The Cringletie is the Scottish hotel that wins on accessibility, says Hopezine Editor Erica Crompton
As a white snow blankets the rolling hills that frame the River Tweed, we take a left from the scenic Edinburgh Road and over a private bridge to discover the Cringletie, a secluded baronial mansion. Snowflakes blanket the driveway as we pull in and we’re helped with our luggage from the disabled parking to the lift-assisted entrance. A fire roars over tartan carpets to greet us and sets the tone for a warm and comfortable stay.
Accessibility could be the Cringletie’s trump card if it wasn’t also so luxurious and accommodating for all. Designated parking is available close to the entrance with plenty of room for transport with additional space requirements, a wheelchair access ramp outside the house, an easy-to-operate chairlift to the ground floor, and a passenger lift to the first and second floors.
In all seasons, the Cringletie welcomes guests from all walks of life. Set in a 28-acre estate, amid the rolling hills of the Scottish Borders, just outside Peebles, and only around 20 miles from Edinburgh.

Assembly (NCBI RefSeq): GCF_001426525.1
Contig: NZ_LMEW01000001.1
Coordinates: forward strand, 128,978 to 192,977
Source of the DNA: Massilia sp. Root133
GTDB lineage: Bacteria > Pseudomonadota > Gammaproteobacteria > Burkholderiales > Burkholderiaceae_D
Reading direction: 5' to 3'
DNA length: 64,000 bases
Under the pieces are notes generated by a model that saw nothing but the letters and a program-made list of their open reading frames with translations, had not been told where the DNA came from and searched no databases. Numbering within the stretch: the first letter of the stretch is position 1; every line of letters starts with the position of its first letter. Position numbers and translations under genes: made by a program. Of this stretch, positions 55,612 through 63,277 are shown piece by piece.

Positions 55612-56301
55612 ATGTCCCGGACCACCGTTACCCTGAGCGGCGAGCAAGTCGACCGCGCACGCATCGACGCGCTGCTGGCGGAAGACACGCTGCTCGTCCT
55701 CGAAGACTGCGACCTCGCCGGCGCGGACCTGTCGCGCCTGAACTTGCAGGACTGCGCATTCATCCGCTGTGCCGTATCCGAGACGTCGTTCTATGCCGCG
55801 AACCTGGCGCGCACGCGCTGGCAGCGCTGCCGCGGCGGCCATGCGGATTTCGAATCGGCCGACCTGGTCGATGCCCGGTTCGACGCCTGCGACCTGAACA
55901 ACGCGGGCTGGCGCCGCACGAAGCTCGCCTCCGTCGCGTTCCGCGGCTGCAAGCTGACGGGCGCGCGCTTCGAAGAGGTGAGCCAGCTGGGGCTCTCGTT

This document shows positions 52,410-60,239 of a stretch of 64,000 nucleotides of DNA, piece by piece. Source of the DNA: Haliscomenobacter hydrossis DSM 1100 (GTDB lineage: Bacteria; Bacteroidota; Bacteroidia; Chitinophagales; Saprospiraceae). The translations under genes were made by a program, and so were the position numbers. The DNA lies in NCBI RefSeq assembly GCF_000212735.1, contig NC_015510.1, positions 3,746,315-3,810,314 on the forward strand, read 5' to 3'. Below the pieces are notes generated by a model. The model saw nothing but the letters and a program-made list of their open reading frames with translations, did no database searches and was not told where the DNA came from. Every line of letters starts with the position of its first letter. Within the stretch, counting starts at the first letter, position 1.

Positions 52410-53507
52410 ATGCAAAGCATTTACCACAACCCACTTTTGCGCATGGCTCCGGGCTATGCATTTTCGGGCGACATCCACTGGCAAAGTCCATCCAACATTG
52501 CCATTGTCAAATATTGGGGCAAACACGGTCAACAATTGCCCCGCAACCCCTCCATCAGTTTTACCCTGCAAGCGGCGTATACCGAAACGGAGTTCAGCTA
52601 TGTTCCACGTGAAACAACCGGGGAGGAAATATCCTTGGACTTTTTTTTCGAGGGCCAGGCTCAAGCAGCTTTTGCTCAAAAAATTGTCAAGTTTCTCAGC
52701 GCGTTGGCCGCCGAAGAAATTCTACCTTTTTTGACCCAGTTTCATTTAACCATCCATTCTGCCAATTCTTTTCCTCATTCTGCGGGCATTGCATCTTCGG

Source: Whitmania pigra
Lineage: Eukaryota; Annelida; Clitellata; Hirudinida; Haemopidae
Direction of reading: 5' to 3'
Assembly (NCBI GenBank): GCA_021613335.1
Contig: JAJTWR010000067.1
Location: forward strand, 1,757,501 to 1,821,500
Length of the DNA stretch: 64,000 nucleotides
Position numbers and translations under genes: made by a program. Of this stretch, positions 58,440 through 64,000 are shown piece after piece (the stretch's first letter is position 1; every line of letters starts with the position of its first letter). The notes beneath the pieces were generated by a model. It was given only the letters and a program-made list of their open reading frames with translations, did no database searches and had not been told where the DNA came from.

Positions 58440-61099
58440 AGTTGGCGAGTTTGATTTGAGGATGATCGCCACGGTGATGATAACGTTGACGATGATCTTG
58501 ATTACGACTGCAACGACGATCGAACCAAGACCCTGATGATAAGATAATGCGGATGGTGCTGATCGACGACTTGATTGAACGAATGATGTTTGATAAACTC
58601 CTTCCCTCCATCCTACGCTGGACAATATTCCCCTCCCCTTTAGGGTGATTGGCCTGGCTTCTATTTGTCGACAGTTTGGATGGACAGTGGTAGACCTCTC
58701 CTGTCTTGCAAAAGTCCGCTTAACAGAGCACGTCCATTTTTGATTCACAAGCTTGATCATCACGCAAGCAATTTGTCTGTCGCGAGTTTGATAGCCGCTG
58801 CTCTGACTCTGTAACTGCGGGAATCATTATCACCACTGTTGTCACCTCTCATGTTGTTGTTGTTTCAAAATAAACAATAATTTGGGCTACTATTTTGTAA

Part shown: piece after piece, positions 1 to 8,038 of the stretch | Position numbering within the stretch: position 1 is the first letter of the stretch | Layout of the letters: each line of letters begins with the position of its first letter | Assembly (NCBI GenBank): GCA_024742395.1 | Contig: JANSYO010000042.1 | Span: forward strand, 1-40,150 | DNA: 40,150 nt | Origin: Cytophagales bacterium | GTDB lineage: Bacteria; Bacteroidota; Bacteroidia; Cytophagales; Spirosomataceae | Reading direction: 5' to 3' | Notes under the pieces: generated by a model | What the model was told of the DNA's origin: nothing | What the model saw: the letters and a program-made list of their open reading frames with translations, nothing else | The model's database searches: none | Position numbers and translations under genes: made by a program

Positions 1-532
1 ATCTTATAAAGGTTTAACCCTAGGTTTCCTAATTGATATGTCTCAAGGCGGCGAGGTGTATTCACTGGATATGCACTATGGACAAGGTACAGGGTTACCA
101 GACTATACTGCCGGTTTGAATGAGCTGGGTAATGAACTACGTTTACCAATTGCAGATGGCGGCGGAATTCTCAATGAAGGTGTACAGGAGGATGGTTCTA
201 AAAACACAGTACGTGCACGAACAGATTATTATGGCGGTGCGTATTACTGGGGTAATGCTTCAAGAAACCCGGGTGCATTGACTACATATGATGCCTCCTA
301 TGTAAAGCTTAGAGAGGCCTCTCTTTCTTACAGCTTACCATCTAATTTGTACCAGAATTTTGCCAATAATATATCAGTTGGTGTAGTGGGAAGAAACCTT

The venue is a popular choice for wheelchair users being a fully accessible hotel that includes a range of facilities quite exceptional for a historic building. A small lift that shuttles us from the room to restaurant and an automatic wide door to the double bedroom, both being good examples.
These facilities have won the Catey Award for Accessibility. “We received the award some time ago, but very proud we can offer so much accessibility for our guests.” says Natalie Nisbet, Cringletie’s Weddings and Events Manager, adding: “In the house we have 13 bedrooms and 9 are accessible and one of these is fully equip specifically for wheelchair users with handrails, alarms, adjustable beds and chairs and a full wet room.”
Paul and I stayed this winter and enjoyed the cosy feel of the hotel as well as the hearty ‘full Cringletie’ Scottish breakfast with haggis and tatties. On those cold winter nights we were spoilt with open fires in every room including the foyer, bar and restaurant. The devil is in every detail here from the roll-in shower, friendly staff and the adjustable armchairs where we reclined for our ‘wee dram’ of Scottish whiskey at the end of each night.